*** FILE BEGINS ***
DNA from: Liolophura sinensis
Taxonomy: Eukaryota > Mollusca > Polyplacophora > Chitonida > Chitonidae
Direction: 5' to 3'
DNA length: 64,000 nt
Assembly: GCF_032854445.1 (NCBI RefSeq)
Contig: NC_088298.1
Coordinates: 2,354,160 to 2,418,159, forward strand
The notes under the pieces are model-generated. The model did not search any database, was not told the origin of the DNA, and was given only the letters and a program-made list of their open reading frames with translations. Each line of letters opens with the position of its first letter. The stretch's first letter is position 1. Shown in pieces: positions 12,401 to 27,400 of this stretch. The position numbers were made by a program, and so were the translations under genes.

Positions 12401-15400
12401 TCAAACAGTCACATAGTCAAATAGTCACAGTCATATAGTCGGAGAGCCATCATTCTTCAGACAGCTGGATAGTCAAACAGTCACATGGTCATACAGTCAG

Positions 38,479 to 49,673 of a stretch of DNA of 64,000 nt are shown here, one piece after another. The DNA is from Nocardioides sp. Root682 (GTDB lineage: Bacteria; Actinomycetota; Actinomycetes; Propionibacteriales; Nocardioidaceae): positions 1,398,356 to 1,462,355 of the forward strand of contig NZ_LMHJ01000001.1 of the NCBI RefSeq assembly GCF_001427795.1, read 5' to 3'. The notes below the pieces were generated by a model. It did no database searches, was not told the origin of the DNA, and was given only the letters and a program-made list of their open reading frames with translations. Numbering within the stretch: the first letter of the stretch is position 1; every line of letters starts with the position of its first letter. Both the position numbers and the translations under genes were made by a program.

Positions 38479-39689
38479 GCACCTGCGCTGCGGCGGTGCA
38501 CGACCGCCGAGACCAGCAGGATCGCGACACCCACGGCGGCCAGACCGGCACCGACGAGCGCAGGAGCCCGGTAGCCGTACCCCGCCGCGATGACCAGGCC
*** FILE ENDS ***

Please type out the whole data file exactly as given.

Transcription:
DNA from: Liolophura sinensis
Taxonomy: Eukaryota > Mollusca > Polyplacophora > Chitonida > Chitonidae
Direction: 5' to 3'
DNA length: 64,000 nt
Assembly: GCF_032854445.1 (NCBI RefSeq)
Contig: NC_088298.1
Coordinates: 2,354,160 to 2,418,159, forward strand
The notes under the pieces are model-generated. The model did not search any database, was not told the origin of the DNA, and was given only the letters and a program-made list of their open reading frames with translations. Each line of letters opens with the position of its first letter. The stretch's first letter is position 1. Shown in pieces: positions 12,401 to 27,400 of this stretch. The position numbers were made by a program, and so were the translations under genes.

Positions 12401-15400
12401 TCAAACAGTCACATAGTCAAATAGTCACAGTCATATAGTCGGAGAGCCATCATTCTTCAGACAGCTGGATAGTCAAACAGTCACATGGTCATACAGTCAG

Positions 38,479 to 49,673 of a stretch of DNA of 64,000 nt are shown here, one piece after another. The DNA is from Nocardioides sp. Root682 (GTDB lineage: Bacteria; Actinomycetota; Actinomycetes; Propionibacteriales; Nocardioidaceae): positions 1,398,356 to 1,462,355 of the forward strand of contig NZ_LMHJ01000001.1 of the NCBI RefSeq assembly GCF_001427795.1, read 5' to 3'. The notes below the pieces were generated by a model. It did no database searches, was not told the origin of the DNA, and was given only the letters and a program-made list of their open reading frames with translations. Numbering within the stretch: the first letter of the stretch is position 1; every line of letters starts with the position of its first letter. Both the position numbers and the translations under genes were made by a program.

Positions 38479-39689
38479 GCACCTGCGCTGCGGCGGTGCA
38501 CGACCGCCGAGACCAGCAGGATCGCGACACCCACGGCGGCCAGACCGGCACCGACGAGCGCAGGAGCCCGGTAGCCGTACCCCGCCGCGATGACCAGGCC